Personal Mobility Vehicles (PMV)

The era when mobility was classified as a pedestrian, bicycle, or motor vehicle is history. The different Personal Mobility Vehicles are here to stay.

Personal mobility vehicles (PMV) can be defined as vehicles to assist people in their movement and due to their technical characteristics, exceeding those of a bicycle and in addition power equipped.

The exact definition under the National Department of Traffic (DGT), “according to the instruction a PMV is a vehicle with 1 or more wheels equipped with a single seat and powered exclusively by electric motors to provide the vehicle with a maximum speed between 6 and 25 km/h “

NON PMV vehicles

  • Without self-balancing system and with saddle.
  • Competition
  • People with reduced mobility
  • Vehicles under the scope of Regulation (EU) N2 168/2013: scooters with seats, motorcycles, two-wheel mopeds….
  • Gadgets that do not exceed the speed of 6 km / h and are considered toys.


Electric scooter

Probably the cause of the new standards in development around these PMVs. The boom of these scooters in recent years has been spectacular, especially from 2010 onwards. The typical scooter with two inline wheels and handlebars has seen its electric evolution introduced as a general mobility alternative. Despite being motor-driven, they are not considered motorized vehicles by the DGT, but personal mobility vehicles. As PMV A they can develop a maximum speed up to 20 km / h and PMV B up to 30 km / h.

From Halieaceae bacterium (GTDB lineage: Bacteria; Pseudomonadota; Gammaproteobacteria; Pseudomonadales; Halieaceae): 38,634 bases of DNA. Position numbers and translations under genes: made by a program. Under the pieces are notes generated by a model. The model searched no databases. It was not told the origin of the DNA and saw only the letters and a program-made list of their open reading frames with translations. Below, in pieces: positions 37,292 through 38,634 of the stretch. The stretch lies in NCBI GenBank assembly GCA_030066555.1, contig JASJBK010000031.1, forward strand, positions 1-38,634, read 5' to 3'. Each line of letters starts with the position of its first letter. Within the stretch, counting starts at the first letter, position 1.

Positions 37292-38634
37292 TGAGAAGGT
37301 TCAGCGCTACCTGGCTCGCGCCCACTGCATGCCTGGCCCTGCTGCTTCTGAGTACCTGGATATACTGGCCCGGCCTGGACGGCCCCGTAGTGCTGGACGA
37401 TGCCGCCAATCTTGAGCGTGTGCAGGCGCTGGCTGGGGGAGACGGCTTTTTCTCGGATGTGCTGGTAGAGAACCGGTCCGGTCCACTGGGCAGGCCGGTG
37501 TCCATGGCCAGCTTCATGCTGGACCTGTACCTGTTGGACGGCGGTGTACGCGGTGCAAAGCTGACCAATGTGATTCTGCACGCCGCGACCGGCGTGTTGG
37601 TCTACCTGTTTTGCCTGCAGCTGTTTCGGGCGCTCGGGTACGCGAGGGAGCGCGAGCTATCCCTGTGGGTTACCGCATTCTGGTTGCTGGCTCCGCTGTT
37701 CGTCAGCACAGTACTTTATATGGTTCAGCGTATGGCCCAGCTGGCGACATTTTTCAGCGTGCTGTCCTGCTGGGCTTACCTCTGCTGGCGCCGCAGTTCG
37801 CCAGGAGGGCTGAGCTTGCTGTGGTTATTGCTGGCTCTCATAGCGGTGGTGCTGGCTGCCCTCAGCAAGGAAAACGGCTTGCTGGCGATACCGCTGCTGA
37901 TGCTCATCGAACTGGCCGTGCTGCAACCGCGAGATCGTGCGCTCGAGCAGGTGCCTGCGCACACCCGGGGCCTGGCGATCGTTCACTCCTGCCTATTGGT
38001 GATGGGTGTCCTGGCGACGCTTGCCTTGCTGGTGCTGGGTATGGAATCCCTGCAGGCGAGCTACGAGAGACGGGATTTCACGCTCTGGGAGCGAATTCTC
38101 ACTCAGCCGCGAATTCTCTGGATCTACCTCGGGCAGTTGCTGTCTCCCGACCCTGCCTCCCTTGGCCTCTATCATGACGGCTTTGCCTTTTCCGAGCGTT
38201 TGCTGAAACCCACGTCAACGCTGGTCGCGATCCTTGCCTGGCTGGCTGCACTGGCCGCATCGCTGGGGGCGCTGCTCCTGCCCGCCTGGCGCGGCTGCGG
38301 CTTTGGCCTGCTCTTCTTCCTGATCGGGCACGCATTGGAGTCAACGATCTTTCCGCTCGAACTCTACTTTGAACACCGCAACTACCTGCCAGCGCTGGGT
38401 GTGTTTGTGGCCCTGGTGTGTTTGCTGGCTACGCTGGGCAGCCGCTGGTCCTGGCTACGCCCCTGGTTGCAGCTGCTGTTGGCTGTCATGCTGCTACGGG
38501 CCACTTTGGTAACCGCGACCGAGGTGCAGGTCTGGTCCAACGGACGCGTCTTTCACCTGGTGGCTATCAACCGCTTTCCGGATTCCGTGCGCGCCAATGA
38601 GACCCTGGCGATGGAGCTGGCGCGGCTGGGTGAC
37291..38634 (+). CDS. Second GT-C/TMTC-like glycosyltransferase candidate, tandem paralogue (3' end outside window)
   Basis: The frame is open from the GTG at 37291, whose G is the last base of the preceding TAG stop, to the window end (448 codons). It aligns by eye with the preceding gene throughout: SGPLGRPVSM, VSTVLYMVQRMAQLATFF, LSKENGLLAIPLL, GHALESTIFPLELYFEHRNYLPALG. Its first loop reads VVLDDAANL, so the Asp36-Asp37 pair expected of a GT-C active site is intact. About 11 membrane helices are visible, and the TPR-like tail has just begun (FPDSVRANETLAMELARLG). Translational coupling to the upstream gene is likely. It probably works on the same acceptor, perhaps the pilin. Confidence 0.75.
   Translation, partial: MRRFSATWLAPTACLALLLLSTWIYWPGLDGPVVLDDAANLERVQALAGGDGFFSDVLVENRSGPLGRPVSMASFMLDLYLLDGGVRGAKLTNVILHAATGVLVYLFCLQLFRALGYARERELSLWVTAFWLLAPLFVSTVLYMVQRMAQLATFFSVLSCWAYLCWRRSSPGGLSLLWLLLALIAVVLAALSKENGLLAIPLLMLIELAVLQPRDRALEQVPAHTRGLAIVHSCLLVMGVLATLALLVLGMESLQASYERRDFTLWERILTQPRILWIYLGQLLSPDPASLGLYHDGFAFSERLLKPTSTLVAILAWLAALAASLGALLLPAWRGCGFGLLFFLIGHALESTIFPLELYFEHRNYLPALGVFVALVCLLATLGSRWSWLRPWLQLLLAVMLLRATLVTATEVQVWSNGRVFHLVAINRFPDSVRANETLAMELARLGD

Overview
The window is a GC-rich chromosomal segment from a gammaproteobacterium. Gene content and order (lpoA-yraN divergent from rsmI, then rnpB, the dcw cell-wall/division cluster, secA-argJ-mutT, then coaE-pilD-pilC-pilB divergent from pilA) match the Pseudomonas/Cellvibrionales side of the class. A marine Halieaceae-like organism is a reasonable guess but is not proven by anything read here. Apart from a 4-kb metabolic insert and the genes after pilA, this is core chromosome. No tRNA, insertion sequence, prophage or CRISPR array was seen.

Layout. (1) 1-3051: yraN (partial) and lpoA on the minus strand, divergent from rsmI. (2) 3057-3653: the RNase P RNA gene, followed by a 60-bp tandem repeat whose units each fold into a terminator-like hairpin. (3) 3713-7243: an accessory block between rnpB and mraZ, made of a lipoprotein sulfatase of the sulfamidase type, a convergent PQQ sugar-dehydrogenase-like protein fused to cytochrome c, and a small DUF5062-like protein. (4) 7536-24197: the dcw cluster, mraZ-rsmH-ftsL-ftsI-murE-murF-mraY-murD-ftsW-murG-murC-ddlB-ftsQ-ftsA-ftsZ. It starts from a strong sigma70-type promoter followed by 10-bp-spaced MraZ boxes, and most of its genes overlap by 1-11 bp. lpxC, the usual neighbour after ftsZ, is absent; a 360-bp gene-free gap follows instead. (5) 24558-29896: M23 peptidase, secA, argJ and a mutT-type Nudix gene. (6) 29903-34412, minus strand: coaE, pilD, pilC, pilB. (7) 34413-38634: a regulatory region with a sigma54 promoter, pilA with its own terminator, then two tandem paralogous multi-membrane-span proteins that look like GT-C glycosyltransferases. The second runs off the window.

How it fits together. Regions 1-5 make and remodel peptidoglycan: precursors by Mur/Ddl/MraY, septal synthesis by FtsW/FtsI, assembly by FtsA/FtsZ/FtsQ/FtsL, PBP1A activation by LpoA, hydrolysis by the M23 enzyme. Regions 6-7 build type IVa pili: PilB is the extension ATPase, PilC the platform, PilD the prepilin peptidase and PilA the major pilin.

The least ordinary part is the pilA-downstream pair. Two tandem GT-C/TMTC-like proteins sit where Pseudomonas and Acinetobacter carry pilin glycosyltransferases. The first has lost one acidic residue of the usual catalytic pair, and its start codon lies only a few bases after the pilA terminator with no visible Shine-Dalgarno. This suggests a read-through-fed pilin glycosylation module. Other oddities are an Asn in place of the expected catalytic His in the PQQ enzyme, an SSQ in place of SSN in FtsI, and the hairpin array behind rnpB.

Possibly the pioneer of this type of vehicle, although it has lost a lot of ground with the electric scooters. In fact, it is a combination of a hoverboard, with a larger platform and wheels and with self-balancing and accelerating motor, driven by the movement of our body (up to 250w power).


With the same acceleration and balance characteristics as the Segway, but with a lower platform and no handlebars. Considered toys for a long time, but with the evolution in technical characteristics and strength, they could belong to the PMV classification.


Less frequent, at least in Spain, this option is a less extended version of the hoverboard, with the complexity of a single wheel requiring a lot more balance.


It should be noted that e-bikes with powered assistance, e-bikes or Electronically Power Assisted Cycles (EPAC) are NOT included in the same classification as the previous mentioned. As long as they have only two wheels, a motor with a power of no more than 250w and support up to 25 km / h, this type of bicycle falls under the same rules as a normal bicycle.

Vehicles that exceed these characteristics are already included in the classification of motorcycles, in the L1e category.

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